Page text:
Graph to watch for wage inflation pressures
As unemployment declines and the labor market tightens up, many expect wages to rise. Then as wages rise, inflation has a chance to perk up again. But I want to show a graph that I will be watching in order to determine if inflation will truly respond to rising labor income.
The national income is divided into income for labor and for capital. Each will use part of its income to consume. What I will be watching is how each changes its consumption. The basic idea is that if we start to see wage inflation and labor income rising, people will think that inflation pressures are returning. However, if consumption by capital income starts to fall at the same time, there might not be as much inflation pressure.
Here is the graph for the quarterly changes in consumption by labor and capital as based on the NIPA data. The plot shows the running average for the 4 previous quarters.
In the past, normally real labor income was always rising even through most recessions seen by the line being positive. Consumption by capital income on the other hand would rise and fall. Yet, things have been getting turned around in the past two years or so. Consumption by capital income has been growing quite fast while labor consumption has actually been falling.
Capital consumption rose by an average of $80 billion on a quarter basis through 2013. Labor consumption fell by $20 billion quarterly on average in 2013. So we actually had an overall average of a $60 billion increase on a quarterly basis for consumption.
We can see in the graph that capital income is capable of turning off the spigots of consumption quickly. And the two lines mostly moved in opposite directions but sometimes in the same direction. So if the blue line of labor consumption was to rise to +$60 billion for a previous year quarterly average, and say capital consumption was to fall to zero, we would still have the same net positive $60 billion increase per quarter in overall consumption. The perceived boost for inflation from rising labor income would be offset by the falling capital consumption. So any rise in labor consumption must be weighed against any change in capital consumption.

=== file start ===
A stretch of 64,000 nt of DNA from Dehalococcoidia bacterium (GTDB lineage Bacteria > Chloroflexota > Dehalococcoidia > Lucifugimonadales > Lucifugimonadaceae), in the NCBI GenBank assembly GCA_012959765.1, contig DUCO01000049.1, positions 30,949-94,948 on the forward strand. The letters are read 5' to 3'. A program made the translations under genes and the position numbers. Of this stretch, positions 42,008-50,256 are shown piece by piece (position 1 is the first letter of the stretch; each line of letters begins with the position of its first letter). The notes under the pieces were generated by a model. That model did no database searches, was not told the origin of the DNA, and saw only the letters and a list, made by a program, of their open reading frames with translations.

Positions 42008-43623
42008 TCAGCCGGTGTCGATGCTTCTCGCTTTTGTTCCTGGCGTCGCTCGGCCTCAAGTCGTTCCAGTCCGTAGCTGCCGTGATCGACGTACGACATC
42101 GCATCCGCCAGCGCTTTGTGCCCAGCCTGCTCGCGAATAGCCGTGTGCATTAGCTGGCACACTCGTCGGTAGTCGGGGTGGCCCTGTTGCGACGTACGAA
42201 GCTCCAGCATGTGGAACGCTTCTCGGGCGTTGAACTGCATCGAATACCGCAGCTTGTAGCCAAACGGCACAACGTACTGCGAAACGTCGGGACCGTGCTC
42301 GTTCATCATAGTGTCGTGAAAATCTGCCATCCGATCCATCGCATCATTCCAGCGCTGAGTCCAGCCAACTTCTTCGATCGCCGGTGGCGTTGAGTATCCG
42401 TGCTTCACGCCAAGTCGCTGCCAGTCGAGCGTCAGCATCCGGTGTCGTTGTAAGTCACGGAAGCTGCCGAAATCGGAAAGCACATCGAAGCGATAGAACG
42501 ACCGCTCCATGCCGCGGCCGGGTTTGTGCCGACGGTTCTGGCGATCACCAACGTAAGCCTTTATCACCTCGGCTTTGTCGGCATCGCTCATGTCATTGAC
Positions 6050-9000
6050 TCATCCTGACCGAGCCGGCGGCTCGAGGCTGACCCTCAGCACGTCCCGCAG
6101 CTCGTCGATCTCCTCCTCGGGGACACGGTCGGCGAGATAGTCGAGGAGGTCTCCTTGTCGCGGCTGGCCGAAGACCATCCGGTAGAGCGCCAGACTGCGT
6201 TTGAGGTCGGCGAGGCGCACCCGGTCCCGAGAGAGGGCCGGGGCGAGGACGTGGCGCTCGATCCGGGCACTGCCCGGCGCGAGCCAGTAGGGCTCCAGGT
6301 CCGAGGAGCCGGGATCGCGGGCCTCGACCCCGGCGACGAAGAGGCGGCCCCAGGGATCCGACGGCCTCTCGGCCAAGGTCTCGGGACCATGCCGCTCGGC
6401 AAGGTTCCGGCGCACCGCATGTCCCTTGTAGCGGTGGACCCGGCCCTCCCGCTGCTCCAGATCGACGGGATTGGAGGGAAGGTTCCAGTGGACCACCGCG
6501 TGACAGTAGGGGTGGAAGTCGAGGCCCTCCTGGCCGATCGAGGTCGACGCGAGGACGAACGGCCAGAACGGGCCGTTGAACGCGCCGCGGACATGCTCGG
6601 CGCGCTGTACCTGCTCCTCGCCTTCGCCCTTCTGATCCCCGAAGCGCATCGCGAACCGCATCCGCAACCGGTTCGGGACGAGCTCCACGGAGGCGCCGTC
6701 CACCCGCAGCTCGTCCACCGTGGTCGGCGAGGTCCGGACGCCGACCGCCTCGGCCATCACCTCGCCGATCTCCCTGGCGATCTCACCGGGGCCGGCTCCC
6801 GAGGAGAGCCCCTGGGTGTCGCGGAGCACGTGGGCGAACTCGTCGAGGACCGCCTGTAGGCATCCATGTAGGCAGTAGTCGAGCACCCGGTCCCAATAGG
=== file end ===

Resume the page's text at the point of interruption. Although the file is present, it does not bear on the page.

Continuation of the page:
The economy is top heavy. Capital consumption has a large possible downside. We have never depended on capital income to drive consumption like we do now. So it is important to watch how capital income reacts as the labor market tightens up.
Update: There was a request in the comment section to add inflation to the graph. So CPI without food and energy is overlaid below (yellow line). You can see how inflation lags a rise in labor consumption. You could also say that consumption falls as inflation rises. (Inflation scale is on the right.)
This next graph combines the labor and capital lines with the inflation line. Take into account that some items in the inflation basket respond more to labor income.
The topic is inflation so how about adding inflation, over those years, to the graph?
I’ve explained before, raising the minimum wage, e.g. to $15 an hour, to compensate for low-wage productivity gains, is a pro-growth policy.
That growth will come from raising productivity and reducing other production costs, resulting in faster GDP growth, not necessarily more employment, which empirical studies support. However, it’s likely, the positive income effect will be greater than the negative employment effect to generate some employment through consumption.
Raising the minimum wage, in itself, will likely have a small impact on employment. So, there are other factors holding the economy back.
And, from prior comments, there seems to be some confusion about potential and actual output. Potential output can be measured as a 10-year moving average of actual output, for example, or using an OLS estimate. Nonetheless, actual output has been well below potential output over the past few years, using over a 60-year linear regression. Chart:
I added two graphs for you.
Capital consumption represents world wide, where labor consumption is national?
National income within the US goes to either labor or owners of capital.
Labor uses their income to consume finished products. Owners of capital also use their income to purchase finished products.
When inequality gets out of control, you will see owners of capital using much more of their income to consume, because they need to invest less of it to maintain their income.
So when you see capital consumption so much stronger than labor income, you know there is a big problem at the moment with inequality.
Really the last year has been terrible. Inequality n the US is exploding.